1. 300,000 to 1: The Risk of Being Hit by a Baseball
With a staggering 300,000 to 1 chance of being hit by a baseball, it's no surprise that between 2012 and 2019, over 800 people have been injured by foul balls. This is according to a report released by Major League Baseball, which found that the majority of these injuries were sustained by fans sitting in the lower seating areas. While the risk of being hit by a baseball is incredibly low, it's important to be aware of the potential danger and take the necessary precautions when attending a game.
2. The Birth of Baseball
On June 19, 1845, the first ever baseball game was played in New York City. This historic event marked the beginning of a beloved sport that has been enjoyed by millions of people around the world for over 175 years. The game was played between the New York Knickerbockers and the New York Nine, and the Knickerbockers won 23-1. This game is credited with establishing the rules and regulations that are still used today in the game of baseball.
3. The Incredible Career of Cal Hubbard
Cal Hubbard is an incredible athlete, the only person to be inducted into both the Baseball and Football Hall of Fame. He was a professional baseball and football player, umpire, and referee. He played in the Major Leagues for the Pittsburgh Pirates and New York Giants from 1927 to 1933, and was an umpire in the National League from 1936 to 1951. He was also a referee in the National Football League from 1936 to 1951, and was inducted into the Pro Football Hall of Fame in 1963. His incredible career has earned him a place in both the Baseball and Football Hall of Fame, a feat that no other athlete has achieved.
4. Forbes Field: The Home of the Pittsburgh Pirates
Forbes Field in Pittsburgh was the first baseball stadium to be built in the United States, opening its doors in 1909. It was the home of the Pittsburgh Pirates for over 60 years, hosting some of the most iconic moments in baseball history, including Bill Mazeroski's walk-off home run in the 1960 World Series. The stadium was demolished in 1971, but its legacy lives on in the hearts of baseball fans everywhere.
5. The Evolution of the Rules of Baseball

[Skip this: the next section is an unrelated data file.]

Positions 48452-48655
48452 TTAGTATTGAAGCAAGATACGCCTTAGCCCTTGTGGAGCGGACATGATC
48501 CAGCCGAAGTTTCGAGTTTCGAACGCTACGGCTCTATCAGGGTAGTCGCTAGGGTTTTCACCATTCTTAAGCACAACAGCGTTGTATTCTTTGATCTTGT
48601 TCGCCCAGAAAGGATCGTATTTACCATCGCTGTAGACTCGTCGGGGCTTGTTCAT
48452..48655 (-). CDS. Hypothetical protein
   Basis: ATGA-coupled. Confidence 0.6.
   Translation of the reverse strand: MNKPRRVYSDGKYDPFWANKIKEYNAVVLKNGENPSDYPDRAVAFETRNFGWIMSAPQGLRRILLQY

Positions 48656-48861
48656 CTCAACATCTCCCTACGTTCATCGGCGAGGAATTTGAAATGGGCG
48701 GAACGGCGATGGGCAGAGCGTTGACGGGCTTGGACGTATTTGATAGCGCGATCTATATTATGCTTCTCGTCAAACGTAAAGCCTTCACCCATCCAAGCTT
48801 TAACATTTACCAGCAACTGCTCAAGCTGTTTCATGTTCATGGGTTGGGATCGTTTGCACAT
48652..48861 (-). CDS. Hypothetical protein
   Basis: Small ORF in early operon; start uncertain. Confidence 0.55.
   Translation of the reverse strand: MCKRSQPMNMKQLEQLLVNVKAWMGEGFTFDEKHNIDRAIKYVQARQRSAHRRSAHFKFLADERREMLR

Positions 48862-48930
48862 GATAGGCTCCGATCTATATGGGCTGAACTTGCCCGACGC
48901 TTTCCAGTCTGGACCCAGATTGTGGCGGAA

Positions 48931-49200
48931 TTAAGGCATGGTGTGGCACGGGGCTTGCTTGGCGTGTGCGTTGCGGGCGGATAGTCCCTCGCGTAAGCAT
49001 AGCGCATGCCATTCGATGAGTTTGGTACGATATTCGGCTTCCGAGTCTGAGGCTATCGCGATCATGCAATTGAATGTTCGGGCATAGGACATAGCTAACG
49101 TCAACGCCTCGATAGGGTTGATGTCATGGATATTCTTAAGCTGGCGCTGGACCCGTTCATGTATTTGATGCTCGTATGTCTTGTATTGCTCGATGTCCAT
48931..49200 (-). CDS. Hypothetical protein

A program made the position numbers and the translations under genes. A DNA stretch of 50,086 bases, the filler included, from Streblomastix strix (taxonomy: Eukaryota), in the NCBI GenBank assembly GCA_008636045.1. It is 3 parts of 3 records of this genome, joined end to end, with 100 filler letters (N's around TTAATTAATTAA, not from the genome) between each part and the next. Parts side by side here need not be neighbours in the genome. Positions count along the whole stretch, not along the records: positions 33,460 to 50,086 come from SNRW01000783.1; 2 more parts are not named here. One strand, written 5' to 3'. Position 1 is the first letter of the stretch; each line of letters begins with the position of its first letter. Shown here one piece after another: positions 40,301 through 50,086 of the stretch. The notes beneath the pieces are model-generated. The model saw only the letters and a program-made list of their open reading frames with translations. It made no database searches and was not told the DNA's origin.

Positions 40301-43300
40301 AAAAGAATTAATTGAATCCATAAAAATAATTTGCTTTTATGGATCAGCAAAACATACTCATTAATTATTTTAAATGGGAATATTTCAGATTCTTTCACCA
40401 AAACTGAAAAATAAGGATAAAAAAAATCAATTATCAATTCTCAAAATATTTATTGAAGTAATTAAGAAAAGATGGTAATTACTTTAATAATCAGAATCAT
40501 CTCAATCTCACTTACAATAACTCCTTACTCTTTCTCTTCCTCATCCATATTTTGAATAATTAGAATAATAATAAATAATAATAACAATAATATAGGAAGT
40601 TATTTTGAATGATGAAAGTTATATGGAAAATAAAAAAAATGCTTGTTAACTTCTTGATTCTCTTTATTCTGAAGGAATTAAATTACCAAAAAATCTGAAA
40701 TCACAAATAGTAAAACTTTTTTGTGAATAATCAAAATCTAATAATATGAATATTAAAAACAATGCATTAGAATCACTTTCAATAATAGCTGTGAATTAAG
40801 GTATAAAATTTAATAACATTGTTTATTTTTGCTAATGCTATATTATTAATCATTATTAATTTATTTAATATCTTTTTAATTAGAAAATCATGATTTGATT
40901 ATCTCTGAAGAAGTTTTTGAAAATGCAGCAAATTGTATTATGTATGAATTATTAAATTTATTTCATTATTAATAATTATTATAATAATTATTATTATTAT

Since its inception in 1877, the rules of baseball have been constantly evolving. The first rule book was issued that year, and every year since then has seen changes to the rules, ensuring that the game remains fresh and exciting for players and fans alike. From the introduction of the designated hitter in 1973 to the implementation of instant replay in 2014, the rules of baseball have been adapted to keep up with the times and ensure that the game remains as competitive and entertaining as possible.
6. America's National Pastime
Baseball is a beloved pastime in the United States, so much so that it is often referred to as the national sport. It has been a part of American culture since the mid-1800s, when the first professional team was established in 1869. Since then, baseball has become a beloved tradition for many families, with generations of fans attending games and cheering on their favorite teams. It is a game that brings people together, and its popularity continues to grow each year.
7. Nolan Ryan: The King of the Ks
Nolan Ryan is a legendary figure in the world of baseball, having had the longest career in the sport's history. Spanning an incredible 27 years, Ryan's career began in 1966 with the New York Mets and ended in 1993 with the Texas Rangers. During his time in the majors, Ryan achieved numerous accolades, including a record seven no-hitters, an MLB record 5,714 strikeouts, and eight All-Star selections. He was inducted into the Baseball Hall of Fame in 1999.
8. Doc Medich: Medical Student & Pitcher!
Doc Medich, a medical student and pitcher for the Texas Rangers, was able to put his medical training to good use when a fan suffered a heart attack at a game. Medich was able to quickly assess the situation and administer life-saving medical care, ultimately saving the fan's life. His quick thinking and medical expertise were a testament to the importance of having a doctor on the field.
9. The Shortest Major League Baseball Player in History
Carl Edward is the shortest major league baseball player in history, standing at an astonishing three feet and seven inches tall. His remarkable stature has earned him a place in the record books, and his legacy will live on for years to come. Despite his diminutive size, Edward was a talented player, and his skill and determination earned him a place in the major leagues. His career was short-lived, but his impact on the game of baseball will never be forgotten.
10. Baseball Hall of Fame Honors All-Time Greats
In 1935, the National Baseball Hall of Fame was established in New York to commemorate the 100th anniversary of the beloved sport of baseball. This hall of fame serves as a tribute to the greatest players, managers, and executives in the history of the game, and is a must-see destination for any fan of the sport. It features a variety of exhibits, including artifacts, memorabilia, and interactive displays, that provide an in-depth look at the history of baseball. Visitors can also explore the Hall of Fame's library, which houses a vast collection of books, magazines, and other materials related to the sport.